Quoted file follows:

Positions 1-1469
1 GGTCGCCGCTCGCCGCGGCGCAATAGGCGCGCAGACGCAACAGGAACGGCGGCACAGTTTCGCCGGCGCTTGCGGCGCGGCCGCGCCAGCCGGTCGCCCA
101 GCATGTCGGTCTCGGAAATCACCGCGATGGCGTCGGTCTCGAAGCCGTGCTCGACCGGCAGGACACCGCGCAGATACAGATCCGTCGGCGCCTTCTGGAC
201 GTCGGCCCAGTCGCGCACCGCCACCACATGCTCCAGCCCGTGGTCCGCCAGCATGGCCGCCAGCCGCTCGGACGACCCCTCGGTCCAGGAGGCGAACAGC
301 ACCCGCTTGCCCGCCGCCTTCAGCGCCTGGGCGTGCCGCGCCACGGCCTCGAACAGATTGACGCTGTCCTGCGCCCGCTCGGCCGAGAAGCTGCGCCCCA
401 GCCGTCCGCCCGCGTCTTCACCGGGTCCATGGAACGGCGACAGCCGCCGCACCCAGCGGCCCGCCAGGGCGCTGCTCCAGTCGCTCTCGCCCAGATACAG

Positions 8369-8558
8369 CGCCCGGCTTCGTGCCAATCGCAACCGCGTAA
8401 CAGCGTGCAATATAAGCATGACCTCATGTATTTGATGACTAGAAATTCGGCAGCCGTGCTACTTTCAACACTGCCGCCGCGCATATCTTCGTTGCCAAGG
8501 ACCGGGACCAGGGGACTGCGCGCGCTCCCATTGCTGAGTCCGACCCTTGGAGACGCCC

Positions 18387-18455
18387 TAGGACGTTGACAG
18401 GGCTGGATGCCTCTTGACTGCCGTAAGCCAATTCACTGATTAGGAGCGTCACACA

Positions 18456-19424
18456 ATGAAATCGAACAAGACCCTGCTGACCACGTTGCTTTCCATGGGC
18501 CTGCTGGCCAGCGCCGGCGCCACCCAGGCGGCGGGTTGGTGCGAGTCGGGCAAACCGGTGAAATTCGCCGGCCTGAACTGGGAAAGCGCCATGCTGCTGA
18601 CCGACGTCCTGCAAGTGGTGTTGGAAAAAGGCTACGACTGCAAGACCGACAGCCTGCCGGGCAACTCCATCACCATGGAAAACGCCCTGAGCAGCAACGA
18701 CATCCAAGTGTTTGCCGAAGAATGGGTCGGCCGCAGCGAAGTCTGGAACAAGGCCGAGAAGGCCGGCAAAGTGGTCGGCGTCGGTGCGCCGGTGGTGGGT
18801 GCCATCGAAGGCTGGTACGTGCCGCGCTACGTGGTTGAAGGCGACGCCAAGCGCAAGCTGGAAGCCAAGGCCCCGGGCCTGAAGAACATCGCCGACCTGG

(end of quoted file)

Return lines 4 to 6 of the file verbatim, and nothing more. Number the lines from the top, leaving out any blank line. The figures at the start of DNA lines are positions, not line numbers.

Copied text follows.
201 GTCGGCCCAGTCGCGCACCGCCACCACATGCTCCAGCCCGTGGTCCGCCAGCATGGCCGCCAGCCGCTCGGACGACCCCTCGGTCCAGGAGGCGAACAGC
301 ACCCGCTTGCCCGCCGCCTTCAGCGCCTGGGCGTGCCGCGCCACGGCCTCGAACAGATTGACGCTGTCCTGCGCCCGCTCGGCCGAGAAGCTGCGCCCCA
401 GCCGTCCGCCCGCGTCTTCACCGGGTCCATGGAACGGCGACAGCCGCCGCACCCAGCGGCCCGCCAGGGCGCTGCTCCAGTCGCTCTCGCCCAGATACAG